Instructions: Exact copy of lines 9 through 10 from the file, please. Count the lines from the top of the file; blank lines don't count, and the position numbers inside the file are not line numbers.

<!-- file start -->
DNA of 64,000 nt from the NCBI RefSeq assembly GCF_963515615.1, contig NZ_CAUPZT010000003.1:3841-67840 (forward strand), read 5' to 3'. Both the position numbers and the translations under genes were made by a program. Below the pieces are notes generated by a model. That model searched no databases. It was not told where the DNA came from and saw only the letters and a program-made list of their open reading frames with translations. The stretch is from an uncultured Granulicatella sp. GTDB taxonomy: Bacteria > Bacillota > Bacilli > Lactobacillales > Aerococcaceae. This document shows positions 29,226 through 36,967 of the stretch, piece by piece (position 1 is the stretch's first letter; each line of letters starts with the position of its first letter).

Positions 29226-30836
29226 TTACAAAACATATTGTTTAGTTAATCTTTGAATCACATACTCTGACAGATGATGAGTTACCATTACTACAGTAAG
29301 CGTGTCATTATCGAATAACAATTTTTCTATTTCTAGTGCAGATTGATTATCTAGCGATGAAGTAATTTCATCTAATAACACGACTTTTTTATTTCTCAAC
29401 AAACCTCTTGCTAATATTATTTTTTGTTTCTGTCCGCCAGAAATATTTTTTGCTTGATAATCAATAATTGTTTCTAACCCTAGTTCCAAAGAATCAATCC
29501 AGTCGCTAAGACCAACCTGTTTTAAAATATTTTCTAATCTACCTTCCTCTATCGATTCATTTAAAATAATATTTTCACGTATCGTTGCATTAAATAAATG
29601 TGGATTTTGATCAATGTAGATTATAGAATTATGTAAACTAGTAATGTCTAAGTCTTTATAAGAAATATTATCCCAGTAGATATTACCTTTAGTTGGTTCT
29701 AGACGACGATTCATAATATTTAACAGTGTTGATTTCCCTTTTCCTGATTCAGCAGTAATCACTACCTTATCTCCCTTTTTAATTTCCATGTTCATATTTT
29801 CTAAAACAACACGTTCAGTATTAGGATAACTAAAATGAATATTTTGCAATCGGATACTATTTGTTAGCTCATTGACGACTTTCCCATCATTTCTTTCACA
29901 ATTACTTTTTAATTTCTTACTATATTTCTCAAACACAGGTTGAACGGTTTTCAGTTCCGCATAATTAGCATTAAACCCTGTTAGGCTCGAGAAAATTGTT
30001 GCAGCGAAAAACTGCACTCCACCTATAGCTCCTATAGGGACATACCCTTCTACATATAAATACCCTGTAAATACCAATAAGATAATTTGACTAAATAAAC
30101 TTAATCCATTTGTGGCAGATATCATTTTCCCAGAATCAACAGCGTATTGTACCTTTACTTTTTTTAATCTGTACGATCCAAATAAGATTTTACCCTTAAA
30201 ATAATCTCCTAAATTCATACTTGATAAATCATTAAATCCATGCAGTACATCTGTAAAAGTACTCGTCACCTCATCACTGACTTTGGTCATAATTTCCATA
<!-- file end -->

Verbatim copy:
29801 CTAAAACAACACGTTCAGTATTAGGATAACTAAAATGAATATTTTGCAATCGGATACTATTTGTTAGCTCATTGACGACTTTCCCATCATTTCTTTCACA
29901 ATTACTTTTTAATTTCTTACTATATTTCTCAAACACAGGTTGAACGGTTTTCAGTTCCGCATAATTAGCATTAAACCCTGTTAGGCTCGAGAAAATTGTT